[VIEWPOINT]Minister must rescind orderJustice Minister Chun Jung-bae created controversy by ordering Prosecutor General Kim Jong-bin not to detain a suspect ― Kang Jeong-koo, a professor of sociology ― for the first time in the history of the prosecution.
The prosecution is destined to have tense relations with political power. The reason is that although it is created by political power, the prosecution has to investigate cases related to political power, which is bound to cause corruption.
Because of this inherent structure, the prosecution became a handmaiden of power by obeying it during the dictatorships. Numerous corruption scandals involving leaders of past administrations were minimized and covered up, and the true nature of those cases remained concealed because the prosecution succumbed to power and could not carry out a fair investigation. Here also lies the reason for the people’s deep distrust of the prosecution.
Since a “participatory” government took office, however, the prosecution has secured independence and neutrality of its own accord, by disclosing the substantial truth through investigations of people close to the president and the chairman of the ruling Uri Party in political scandals, such as illegal presidential funding. It also has now regained the people’s trust to a considerable degree.
But because of the “original sin,” when the prosecution became the handmaiden of power during past dictatorships, those with political power still do not believe in the prosecution. To check the prosecution, those in power even came up with a plan to form a “Corruption Investigation Office for Public Positions,” working directly under the president, and demanded the prosecution “give up power that is entrenched in prosecutors.”
As a challenged force, the prosecution’s impartiality is always tested in political cases. For this reason, the justice minister has the duty to protect the prosecution from the misuse of political power. If the justice minister fails to shield the prosecution, the prosecution is bound to collide with political power and its neutrality and independence will be undermined.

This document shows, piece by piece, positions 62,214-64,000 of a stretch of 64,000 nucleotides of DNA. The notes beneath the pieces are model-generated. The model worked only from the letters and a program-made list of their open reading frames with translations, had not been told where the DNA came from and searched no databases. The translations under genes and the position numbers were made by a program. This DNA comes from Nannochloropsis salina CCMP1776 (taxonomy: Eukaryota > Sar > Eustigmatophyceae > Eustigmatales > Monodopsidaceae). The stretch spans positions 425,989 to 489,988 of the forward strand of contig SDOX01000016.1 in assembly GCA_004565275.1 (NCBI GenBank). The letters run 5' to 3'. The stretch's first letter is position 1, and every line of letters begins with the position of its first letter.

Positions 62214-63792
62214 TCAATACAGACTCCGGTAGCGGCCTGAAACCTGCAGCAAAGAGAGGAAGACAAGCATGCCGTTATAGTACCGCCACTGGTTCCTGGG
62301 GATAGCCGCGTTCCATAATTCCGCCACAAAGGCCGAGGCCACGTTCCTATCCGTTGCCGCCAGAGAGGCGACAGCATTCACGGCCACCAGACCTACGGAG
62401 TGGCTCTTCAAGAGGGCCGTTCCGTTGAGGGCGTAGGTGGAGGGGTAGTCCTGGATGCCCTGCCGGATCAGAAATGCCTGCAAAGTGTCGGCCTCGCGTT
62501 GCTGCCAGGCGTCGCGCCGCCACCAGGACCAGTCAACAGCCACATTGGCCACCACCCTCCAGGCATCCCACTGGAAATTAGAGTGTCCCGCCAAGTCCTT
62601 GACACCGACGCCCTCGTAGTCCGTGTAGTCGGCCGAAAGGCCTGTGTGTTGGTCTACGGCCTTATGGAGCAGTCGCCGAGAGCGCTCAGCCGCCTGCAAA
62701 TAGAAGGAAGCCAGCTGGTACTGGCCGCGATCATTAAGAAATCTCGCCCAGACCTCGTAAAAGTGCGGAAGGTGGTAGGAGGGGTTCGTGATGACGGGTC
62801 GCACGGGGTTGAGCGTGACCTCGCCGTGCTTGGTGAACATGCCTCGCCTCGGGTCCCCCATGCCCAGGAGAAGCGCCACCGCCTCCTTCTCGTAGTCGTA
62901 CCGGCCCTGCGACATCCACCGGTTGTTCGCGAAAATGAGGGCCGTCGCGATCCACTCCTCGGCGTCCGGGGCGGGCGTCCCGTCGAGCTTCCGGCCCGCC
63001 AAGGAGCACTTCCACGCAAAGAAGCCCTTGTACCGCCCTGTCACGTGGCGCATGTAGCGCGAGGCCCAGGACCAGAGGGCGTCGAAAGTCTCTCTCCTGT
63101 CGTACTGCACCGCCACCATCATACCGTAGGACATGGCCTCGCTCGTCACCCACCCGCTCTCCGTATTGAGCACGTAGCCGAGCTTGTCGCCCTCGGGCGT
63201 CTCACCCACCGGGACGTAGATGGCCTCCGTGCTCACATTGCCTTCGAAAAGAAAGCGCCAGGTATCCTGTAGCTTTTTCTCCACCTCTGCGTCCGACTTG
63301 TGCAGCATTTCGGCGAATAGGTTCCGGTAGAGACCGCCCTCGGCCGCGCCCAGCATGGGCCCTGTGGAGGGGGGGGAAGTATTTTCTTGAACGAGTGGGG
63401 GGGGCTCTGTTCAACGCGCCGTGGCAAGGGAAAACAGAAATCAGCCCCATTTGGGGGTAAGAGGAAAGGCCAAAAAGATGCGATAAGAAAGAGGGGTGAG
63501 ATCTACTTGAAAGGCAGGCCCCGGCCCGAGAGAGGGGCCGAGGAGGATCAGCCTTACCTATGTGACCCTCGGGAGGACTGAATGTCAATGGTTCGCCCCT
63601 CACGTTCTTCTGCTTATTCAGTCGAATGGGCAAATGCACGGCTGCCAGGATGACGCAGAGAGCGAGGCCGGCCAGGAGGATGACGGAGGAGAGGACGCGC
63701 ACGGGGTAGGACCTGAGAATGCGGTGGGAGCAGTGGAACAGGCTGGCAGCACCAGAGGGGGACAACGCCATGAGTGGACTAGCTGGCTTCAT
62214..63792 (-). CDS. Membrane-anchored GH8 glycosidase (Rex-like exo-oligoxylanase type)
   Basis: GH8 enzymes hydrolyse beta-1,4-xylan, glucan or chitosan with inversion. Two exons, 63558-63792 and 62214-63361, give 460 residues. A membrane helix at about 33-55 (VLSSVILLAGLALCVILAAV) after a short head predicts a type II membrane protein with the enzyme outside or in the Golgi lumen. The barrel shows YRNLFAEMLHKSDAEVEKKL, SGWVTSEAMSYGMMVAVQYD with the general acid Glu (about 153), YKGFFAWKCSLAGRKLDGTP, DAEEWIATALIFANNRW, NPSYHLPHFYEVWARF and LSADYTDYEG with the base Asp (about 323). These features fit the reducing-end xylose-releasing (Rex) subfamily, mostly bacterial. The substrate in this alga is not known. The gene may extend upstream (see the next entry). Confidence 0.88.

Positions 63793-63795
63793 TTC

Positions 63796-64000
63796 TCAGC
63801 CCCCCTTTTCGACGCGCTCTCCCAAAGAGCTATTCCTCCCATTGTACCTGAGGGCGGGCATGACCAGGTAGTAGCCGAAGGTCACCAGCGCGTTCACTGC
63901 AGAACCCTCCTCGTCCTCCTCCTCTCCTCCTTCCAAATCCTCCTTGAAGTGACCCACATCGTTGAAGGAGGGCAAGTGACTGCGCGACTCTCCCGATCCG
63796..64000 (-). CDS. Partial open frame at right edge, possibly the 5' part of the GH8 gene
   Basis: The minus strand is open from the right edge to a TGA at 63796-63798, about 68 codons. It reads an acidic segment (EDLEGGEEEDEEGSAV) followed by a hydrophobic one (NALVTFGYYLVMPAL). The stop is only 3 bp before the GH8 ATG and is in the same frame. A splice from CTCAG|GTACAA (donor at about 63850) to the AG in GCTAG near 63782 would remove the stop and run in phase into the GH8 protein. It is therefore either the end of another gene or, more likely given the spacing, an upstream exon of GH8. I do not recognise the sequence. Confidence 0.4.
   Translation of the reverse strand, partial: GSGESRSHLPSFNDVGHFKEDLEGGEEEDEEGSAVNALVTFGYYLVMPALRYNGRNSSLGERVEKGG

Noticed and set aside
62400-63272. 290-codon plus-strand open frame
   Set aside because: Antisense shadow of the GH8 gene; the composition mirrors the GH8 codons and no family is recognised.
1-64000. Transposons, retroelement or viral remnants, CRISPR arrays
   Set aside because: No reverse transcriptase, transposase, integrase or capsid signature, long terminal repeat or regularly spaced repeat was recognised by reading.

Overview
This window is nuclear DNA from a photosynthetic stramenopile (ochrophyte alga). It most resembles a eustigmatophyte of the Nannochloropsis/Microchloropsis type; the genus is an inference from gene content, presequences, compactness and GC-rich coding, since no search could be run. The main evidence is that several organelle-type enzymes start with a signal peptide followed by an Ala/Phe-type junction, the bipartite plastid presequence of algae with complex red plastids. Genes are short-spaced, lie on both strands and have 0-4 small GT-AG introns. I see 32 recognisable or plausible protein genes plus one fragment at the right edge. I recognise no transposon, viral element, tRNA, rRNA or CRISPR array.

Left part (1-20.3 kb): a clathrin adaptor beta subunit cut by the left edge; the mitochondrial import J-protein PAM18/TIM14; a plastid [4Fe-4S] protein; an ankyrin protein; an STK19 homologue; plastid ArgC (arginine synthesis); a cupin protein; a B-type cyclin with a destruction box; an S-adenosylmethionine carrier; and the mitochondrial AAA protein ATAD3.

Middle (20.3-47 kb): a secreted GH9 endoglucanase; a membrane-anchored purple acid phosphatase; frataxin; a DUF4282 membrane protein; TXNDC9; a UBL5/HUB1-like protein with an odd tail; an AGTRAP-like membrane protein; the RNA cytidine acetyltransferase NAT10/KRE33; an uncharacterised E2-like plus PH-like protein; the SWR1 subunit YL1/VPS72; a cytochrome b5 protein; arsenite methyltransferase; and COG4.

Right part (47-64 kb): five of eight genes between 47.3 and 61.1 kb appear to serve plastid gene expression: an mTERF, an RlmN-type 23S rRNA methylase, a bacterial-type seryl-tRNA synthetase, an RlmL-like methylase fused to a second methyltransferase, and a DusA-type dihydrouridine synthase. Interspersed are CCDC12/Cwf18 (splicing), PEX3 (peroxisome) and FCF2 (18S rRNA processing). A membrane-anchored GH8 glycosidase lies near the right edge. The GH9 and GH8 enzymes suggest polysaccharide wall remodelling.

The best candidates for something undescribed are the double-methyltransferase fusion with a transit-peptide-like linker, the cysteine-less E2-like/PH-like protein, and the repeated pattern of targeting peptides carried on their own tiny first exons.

Article 8 of the Prosecution Office Law allows the justice minister to have only general supervisory power and the prosecutor general to have supervisory power in specific cases. This is to ensure the justice minister keeps the prosecution from external pressure from the political community. Earlier, at his inauguration, Justice Minister Chun pledged to do his best to help the prosecution exercise its power strongly.
Nevertheless, the justice minister broke his resolution and unreasonably exercised his supervisory power over investigations on the pretext of that provision in the Prosecution Office Law.
As a result, the justice minister himself ended up exercising outside pressure to influence the prosecution. It goes without saying that if the highest supervisor of the prosecution office puts pressure on the prosecution, the prosecution’s independence will be damaged.
As the basis for his order not to detain Professor Kang, the justice minister pointed out that our constitution ensures the maximum physical freedom of the people by prescribing it as a basic right and that the Criminal Procedure Law allows detention only when it is feared that evidence may be destroyed or the suspect may run away.
But the detention or non-restraint of the suspect is a matter to be decided by the prosecution, an investigation agency, and the court, a judiciary agency, not a matter to be prejudged in advance by the justice minister. If the justice minister interferes with the physical restraint of a suspect, the prosecution will not be able to make independent judgments on public security cases from now onward.
As the justice minister took sides using political power, the prosecution now has nothing to rely on. The prosecution has no other option but to secure its position, even if it has to fight against political power. To prepare for such a situation, the prosecutor general’s term is guaranteed.
Just as the wheel of history cannot be turned back, neither can the prosecution return to its practices of the past. If political power exercises pressure on the present prosecution while criticizing prosecutions of the past as handmaidens of power, it will make the present prosecution become another handmaiden.
This means that the present administration is no better than the past authoritarian governments. The justice minister should preserve the rule of law in this land by showing the courage to cancel his order to the prosecutor general not to detain Kang Jeong-koo.
* The writer is a lawyer and Korean Bar Association spokesman. Translation by the JoongAng Daily staff.
by Ha Chang-woo